One of Maren’s students is now carrying out further work into the cats’ change in vocalisations as part of their final-year independent study project.
A strong bond
Maren and Treacle had a strong bond. She explains: “When I was in my garden, she was virtually not more than two to three metres away. She wasn't necessarily sitting on my lap but she was very close by and didn't go away, so she clearly tried to be close to me.
“But, when she was on her own, she happily went wherever. So, when I was not there, she behaved very differently. She would also happily sleep in the garden when I was around but she would not do that often when I was not around, so they were definitely differences in behaviour.”
Maren was intrigued to see the interactions between Treacle and the other cats that were caught on her collar camera. This ranged from a friendly greeting when the cats touched noses to staring contests and even fights.
“There was also this kind of subtle interaction where they were testing each other out without actually engaging,” says Maren. “So one cat was lying there, the other one was sitting on the wall and they were mostly not looking at each other but occasionally looking at each other. I think that is something very different to what you would see in dogs.
“I think the communication among dogs would be much more straightforward and more direct, and it can be direct among cats but I think they have this huge variety of very subtle interactions.”
The next stage
As well as the further vocalisation study, the cat video footage will be analysed in more detail. Part of this will be to see if different behaviours can be connected to habitat types. “This includes indoors versus outdoors in general,” says Maren. “I think that is something I would like to explore more. To compare pure indoor cats and their behavioural repertoire in general and cats that can go indoors and outdoors.”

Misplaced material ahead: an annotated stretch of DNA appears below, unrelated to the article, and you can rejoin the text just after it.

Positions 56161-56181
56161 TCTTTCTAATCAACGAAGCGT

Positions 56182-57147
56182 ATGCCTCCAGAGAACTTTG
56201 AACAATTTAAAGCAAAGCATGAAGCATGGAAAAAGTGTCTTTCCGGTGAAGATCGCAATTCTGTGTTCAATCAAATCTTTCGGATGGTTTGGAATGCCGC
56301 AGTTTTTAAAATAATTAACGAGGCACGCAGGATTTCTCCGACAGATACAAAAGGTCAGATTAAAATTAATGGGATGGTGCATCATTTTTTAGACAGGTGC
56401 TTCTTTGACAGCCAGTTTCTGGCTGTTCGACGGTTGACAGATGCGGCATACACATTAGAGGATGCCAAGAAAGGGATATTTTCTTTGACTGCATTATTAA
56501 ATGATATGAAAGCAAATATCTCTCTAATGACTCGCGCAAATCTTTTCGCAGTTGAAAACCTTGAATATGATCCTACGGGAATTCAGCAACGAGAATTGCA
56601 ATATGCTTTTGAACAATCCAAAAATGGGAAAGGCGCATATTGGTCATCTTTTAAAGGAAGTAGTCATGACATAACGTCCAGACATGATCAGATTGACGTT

And Maren has been working with PhD student Hannah Lockwood who is studying the impact of domestic cats on British wildlife. Hannah is encouraging people to register their cats if they are outdoor cats and keep a diary of what they have killed. Some people will be offered a camera and a GPS tracker. You can sign up at www.whatthecatdraggedin.org.
Maren’s cat camera research began as a methodological study to see whether the footage could be used to determine behaviour. It is the further work, such as Hannah’s research, that will have more direct impact.
Cats are efficient predators and can cause havoc if they are introduced into parts of the world, such as remote islands, that have not adapted to predators. Even in areas such as Australia and New Zealand, where there hasn’t been a similar type of predator, they can change the balance of the ecosystem.
“In these countries, cats have been shown to even drive other species to extinction and that has led people to say, well, everywhere cats shouldn't be outside because they kill birds and so on,” says Maren.
The use of cat cameras should be able to give a more accurate measure of how many animals cats kill. But Hannah’s study will also look at cat density and bird density.
Maren explains: “Hannah has looked at some maps preliminarily and, funnily enough, for example, if you look at maps of the United Kingdom of cat density, which coincides very strongly with human densities essentially, London is full of cats along with Birmingham and Manchester and Liverpool.
“And so the cities are full of cats and then in the countryside there are much fewer cats per hectare. If you look at these cat density maps and you look at, for example, the house sparrow population density, it sort of coincides. So, where they have high human density equals high cat density, there are also high sparrow densities.
“Sparrows are in decline and it is a worrying thing. It might be naive but, if cats are impacting on a population, you would expect that the more cats are there, the higher impact. So, on a naive basis, and we have to look into that in more detail, you would expect that where you have high cat density you should have low bird densities, and not a positive correlation.
“So you would rather expect a negative correlation and that suggests at least to some extent that it is very likely that other factors are involved. The decline of insect diversity, habitat defragmentation, the intensification of agriculture, all these kinds of things, in my personal view, they are more likely candidates to be responsible for bird decline than cat density.”